Defendant Buckendahl's situation is considerably different from that of the other defendants under discussion here. The Federal Defender's Office was appointed to represent Buckendahl in a miscellaneous case on September 17, 1998. Subsequently, the government filed a two-count criminal information against Buckendahl on February 12, 1999. Count 1 of the *916 information charged Buckendahl with conspiracy to distribute methamphetamine, to distribute methamphetamine within one thousand feet of a public school, and to distribute cocaine in violation of 21 U.S.C. § 846. Count 2 of the information charged Buckendahl with conspiracy to conduct money-laundering transactions in violation of 18 U.S.C. §§ 1956(a) (1) (A) (i) and 1956(a) (1) (B) (i). Buckendahl filed a waiver of indictment on February 12, 1999. He was arraigned on February 19, 1999, at which time he entered a plea of guilty to both counts of the information pursuant to a plea agreement with the government.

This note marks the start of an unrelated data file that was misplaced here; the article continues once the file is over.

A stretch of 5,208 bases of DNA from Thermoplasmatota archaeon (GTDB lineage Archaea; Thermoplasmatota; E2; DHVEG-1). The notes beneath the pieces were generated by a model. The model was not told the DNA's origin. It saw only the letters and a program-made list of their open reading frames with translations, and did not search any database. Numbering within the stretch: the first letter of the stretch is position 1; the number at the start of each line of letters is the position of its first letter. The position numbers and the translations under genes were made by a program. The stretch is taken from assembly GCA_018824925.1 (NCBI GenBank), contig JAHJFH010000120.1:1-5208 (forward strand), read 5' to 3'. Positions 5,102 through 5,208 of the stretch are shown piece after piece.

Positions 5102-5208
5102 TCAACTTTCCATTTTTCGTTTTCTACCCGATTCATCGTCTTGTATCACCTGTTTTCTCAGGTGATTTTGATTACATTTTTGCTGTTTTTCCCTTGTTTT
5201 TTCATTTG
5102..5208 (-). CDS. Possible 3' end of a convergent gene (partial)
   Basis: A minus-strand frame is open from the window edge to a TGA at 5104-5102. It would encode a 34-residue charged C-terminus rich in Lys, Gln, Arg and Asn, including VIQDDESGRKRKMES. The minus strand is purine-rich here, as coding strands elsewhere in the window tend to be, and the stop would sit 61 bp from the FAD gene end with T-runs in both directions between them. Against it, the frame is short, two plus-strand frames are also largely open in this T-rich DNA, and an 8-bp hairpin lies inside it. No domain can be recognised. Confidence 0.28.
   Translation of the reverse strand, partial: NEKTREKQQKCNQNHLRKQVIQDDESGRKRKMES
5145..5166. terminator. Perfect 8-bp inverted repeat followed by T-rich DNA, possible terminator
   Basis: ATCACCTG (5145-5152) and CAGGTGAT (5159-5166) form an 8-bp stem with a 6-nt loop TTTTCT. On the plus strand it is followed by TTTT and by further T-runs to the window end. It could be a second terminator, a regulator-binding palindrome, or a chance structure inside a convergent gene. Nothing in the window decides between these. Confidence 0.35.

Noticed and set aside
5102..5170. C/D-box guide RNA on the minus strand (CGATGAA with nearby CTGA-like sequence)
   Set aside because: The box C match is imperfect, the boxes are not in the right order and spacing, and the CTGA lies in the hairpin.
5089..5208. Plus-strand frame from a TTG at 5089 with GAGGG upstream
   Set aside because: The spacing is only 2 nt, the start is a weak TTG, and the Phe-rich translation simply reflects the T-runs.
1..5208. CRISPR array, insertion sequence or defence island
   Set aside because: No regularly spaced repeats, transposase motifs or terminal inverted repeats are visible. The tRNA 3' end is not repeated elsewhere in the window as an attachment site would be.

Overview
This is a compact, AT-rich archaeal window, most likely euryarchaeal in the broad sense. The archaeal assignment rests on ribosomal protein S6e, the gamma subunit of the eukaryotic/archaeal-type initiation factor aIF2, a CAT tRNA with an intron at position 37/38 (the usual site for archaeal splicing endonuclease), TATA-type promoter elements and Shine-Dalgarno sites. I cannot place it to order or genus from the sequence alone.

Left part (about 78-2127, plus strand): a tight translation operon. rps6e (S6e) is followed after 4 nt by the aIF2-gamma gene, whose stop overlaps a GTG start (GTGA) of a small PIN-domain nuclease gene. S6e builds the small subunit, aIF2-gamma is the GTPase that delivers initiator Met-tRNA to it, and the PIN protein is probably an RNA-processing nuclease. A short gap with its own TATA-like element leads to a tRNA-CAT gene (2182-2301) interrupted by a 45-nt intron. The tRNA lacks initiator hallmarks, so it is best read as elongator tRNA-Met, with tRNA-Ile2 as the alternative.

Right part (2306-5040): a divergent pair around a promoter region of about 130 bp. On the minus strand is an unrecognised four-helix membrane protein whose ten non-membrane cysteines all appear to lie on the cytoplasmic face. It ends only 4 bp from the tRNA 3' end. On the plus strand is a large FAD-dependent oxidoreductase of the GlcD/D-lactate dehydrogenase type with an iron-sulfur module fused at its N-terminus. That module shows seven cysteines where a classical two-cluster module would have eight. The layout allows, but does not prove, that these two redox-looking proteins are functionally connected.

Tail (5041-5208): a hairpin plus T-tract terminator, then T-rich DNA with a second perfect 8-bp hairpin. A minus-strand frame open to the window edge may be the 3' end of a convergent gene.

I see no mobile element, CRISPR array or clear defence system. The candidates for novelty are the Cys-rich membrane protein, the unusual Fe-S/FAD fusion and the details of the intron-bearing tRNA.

The plea agreement, dated February 5, 1999, and accepted by Buckendahl on February 10, 1999, includes a cooperation agreement and a "limited use immunity" provision. That provision prohibits the government from using information disclosed pursuant to the agreement for the purpose of bringing further drug-related charges under Title 21 or firearms-related charges under Title 18 of the United States Code. However, the "limited use immunity" provision expressly allows the use of the information disclosed, inter alia, by the court or probation office at any time, including use at the time of Buckendahl's guilty plea and sentencing and to determine the length of his sentence. The provision also states that information provided by the defendant in the course of any "proffer" may be relied upon and considered under the terms and conditions of the agreement. Thus, the "use immunity" provision of Buckendahl's plea agreement provides none of the protection that U.S.S.G. § 1B1.8 might provide from use of information obtained from Buckendahl's cooperation against him at sentencing.